Androdioecy

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Androdioecy is a reproductive system characterized by the coexistence of males and hermaphrodites. Androdioecy is rare in comparison to the other major reproductive systems dioecy and hermaphroditism.[1] In animals, androdioecy has been considered an important stepping stone in the transition from dioecy to hermaphroditism, and vice versa.[2]

Evolution of androdioecy[edit]

The fitness requirements for androdioecy to arise and sustain itself are theoretically so improbable that it was long considered that such systems do not exist.[3][4] Particularly, males and hermaphrodites have to have the same fitness, in other words the same number of offspring, in order to be maintained. However, males only have offspring by fertilizing eggs or ovules of hermaphrodites, while hermaphrodites have offspring both through fertilizing eggs or ovules of other hermaphrodites and their own ovules. This means that all else being equal, males have to fertilize twice as many eggs or ovules as hermaphrodites to make up for the lack of female reproduction.[5][6]

Androdioecy can evolve either from dioecious ancestors through the invasion of hermaphrodites or from hermaphroditic ancestors through the invasion of males. The ancestral state is important because conditions under which androdioecy can evolve differ significantly.

Androdioecy with dioecious ancestry[edit]

In roundworms, clam shrimp, tadpole shrimp and cancrid shrimps, androdioecy has evolved from dioecy. In these systems, hermaphrodites can only fertilize their own eggs (self-fertilize) and do not mate with other hermaphrodites. Males are the only means of outcrossing. Hermaphrodites may be beneficial in colonizing new habitats, because a single hermaphrodite can generate many other individuals.[7] In the well-studied roundworm Caenorhabditis elegans, males are very rare and only occur in populations that are in bad condition or stressed.[8]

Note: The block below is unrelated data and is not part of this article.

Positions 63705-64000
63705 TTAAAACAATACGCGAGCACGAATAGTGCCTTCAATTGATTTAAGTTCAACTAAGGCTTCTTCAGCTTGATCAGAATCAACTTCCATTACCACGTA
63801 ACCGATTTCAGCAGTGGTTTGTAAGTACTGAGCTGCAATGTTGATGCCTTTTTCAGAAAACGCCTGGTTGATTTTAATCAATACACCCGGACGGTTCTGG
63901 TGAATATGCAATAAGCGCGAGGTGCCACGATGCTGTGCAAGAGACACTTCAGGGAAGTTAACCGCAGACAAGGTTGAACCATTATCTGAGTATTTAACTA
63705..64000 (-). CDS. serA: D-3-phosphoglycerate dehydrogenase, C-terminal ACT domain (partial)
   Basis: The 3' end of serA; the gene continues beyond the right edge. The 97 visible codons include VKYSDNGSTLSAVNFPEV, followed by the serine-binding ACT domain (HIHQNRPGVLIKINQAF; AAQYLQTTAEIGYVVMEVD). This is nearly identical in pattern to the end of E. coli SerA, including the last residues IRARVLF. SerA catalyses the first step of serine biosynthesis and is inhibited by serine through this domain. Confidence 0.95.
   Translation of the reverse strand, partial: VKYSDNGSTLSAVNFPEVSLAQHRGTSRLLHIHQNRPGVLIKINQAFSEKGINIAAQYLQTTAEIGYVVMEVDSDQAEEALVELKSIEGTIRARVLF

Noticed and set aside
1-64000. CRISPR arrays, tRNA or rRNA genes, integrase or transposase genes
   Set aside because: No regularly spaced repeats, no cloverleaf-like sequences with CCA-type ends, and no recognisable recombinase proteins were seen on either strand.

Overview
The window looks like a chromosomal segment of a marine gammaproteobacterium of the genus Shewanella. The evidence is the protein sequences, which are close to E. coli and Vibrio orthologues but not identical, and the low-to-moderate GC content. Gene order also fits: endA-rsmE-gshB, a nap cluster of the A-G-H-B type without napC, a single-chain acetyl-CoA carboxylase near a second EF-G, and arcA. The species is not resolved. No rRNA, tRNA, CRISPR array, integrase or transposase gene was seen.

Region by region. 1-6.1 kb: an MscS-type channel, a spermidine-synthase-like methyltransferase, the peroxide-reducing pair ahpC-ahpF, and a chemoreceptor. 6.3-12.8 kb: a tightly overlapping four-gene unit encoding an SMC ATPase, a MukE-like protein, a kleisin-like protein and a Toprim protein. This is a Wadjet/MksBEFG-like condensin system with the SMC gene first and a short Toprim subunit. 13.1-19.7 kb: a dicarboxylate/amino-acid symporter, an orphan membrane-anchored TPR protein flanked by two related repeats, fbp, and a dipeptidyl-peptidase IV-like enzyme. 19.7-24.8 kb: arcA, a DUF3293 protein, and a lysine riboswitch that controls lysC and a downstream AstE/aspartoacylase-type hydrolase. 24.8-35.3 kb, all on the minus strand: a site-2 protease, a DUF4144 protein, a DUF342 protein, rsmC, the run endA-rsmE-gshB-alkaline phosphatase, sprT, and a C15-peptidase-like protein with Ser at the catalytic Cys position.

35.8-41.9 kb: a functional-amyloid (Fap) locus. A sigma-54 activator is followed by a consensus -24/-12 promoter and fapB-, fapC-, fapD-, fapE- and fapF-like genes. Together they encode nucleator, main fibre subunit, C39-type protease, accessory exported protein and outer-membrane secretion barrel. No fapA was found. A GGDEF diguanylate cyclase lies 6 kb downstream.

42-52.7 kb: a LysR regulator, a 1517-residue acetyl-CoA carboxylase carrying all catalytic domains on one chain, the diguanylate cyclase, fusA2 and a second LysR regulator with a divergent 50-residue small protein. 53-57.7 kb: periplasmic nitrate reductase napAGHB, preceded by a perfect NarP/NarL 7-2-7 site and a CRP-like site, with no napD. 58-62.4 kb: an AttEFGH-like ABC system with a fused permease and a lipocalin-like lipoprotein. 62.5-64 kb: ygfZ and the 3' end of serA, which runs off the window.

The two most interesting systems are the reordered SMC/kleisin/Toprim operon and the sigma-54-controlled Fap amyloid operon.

Androdioecy with hermaphroditic ancestry[edit]

In plants, corals and barnacles, androdioecy has evolved from hermaphroditism. Many plants self-fertilize, and males may be sustained in a population when inbreeding depression is severe because males guarantee outcrossing.

Androdioecious species[edit]

Despite their unlikely evolution, 115 androdioecious animal and about 50 androdioecious plant species are known.[2][9] These species include

Anthozoa (Corals)[edit]

Nematoda (Roundworms)[edit]

Rhabditidae (Order Rhabditida)

Diplogastridae (Order Rhabditida)

Steinernematidae (Order Rhabditida)

Allanotnematidae (Order Rhabditida)

Dorylaimida

Nemertea (Ribbon worms)[edit]

Arthropoda[edit]

Clam shrimp

Tadpole shrimp

Barnacles

Lysmata

Insects

Annelida (Ringed worms)[edit]

Chordata[edit]

Plants[edit]

External links[edit]

See also[edit]

References[edit]

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